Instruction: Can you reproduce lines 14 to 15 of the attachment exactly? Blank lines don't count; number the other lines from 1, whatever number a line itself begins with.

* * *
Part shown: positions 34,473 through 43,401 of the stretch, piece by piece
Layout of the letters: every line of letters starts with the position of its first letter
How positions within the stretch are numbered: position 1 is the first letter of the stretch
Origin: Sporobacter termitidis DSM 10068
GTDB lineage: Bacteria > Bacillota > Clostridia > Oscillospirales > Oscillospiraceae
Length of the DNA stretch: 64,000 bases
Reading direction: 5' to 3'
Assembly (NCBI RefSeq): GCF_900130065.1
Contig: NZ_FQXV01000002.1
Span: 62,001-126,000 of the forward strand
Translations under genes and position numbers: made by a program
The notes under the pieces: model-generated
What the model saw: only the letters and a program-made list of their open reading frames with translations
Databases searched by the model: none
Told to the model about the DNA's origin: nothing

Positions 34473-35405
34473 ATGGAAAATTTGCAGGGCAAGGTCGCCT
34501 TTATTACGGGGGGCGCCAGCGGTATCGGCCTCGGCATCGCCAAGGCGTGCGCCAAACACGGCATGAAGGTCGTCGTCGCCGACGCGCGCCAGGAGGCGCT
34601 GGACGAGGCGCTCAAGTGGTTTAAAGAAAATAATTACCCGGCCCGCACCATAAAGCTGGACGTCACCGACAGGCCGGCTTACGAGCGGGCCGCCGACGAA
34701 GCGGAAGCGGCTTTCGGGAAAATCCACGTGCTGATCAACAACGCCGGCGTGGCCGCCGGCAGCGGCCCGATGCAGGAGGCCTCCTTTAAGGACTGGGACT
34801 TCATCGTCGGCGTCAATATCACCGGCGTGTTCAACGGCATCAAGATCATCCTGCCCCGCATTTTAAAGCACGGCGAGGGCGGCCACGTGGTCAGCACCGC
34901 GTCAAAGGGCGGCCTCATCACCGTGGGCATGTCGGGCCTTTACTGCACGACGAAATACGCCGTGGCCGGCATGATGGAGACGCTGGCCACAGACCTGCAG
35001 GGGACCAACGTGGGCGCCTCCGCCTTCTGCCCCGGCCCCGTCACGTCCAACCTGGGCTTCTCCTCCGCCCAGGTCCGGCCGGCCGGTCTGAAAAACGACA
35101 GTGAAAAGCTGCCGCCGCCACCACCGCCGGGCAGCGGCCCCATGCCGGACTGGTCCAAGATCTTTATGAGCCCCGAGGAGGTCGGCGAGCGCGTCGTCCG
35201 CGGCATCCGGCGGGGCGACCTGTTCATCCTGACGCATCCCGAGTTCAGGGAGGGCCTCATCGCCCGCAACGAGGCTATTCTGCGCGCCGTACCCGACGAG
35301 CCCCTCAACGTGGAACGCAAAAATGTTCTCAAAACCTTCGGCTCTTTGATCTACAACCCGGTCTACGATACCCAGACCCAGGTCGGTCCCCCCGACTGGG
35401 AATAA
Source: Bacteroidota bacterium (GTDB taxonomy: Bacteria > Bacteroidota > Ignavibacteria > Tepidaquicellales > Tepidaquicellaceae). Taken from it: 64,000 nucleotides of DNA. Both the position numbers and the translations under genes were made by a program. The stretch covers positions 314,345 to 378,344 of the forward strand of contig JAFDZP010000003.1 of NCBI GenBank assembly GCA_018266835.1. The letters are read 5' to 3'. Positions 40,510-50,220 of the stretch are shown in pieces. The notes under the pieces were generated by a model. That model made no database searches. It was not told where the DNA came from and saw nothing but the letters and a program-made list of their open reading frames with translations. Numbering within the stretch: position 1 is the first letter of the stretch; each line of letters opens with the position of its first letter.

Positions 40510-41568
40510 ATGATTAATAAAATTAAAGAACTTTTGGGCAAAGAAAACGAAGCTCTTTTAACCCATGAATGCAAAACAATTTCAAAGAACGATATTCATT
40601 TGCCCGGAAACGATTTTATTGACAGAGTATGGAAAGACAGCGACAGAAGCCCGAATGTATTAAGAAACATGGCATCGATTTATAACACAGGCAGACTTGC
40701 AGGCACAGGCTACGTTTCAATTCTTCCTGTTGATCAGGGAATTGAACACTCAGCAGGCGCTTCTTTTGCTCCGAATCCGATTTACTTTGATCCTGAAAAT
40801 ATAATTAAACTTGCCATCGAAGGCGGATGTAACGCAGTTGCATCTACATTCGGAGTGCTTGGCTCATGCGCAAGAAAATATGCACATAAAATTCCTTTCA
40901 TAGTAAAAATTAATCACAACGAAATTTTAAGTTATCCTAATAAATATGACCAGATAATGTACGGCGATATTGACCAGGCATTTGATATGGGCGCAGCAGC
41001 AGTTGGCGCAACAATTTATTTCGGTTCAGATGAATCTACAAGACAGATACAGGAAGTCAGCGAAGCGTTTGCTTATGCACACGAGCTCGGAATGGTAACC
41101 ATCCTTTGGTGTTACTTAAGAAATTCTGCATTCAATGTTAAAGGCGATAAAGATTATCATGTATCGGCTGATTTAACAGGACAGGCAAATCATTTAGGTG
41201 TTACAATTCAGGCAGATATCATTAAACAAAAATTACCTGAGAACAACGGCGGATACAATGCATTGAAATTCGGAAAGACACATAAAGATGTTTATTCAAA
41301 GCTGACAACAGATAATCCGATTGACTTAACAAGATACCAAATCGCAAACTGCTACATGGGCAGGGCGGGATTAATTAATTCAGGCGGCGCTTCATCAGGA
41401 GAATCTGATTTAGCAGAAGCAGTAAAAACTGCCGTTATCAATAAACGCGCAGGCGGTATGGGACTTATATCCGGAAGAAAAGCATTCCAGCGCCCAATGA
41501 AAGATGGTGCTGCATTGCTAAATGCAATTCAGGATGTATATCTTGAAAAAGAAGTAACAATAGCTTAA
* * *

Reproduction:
Databases searched by the model: none
Told to the model about the DNA's origin: nothing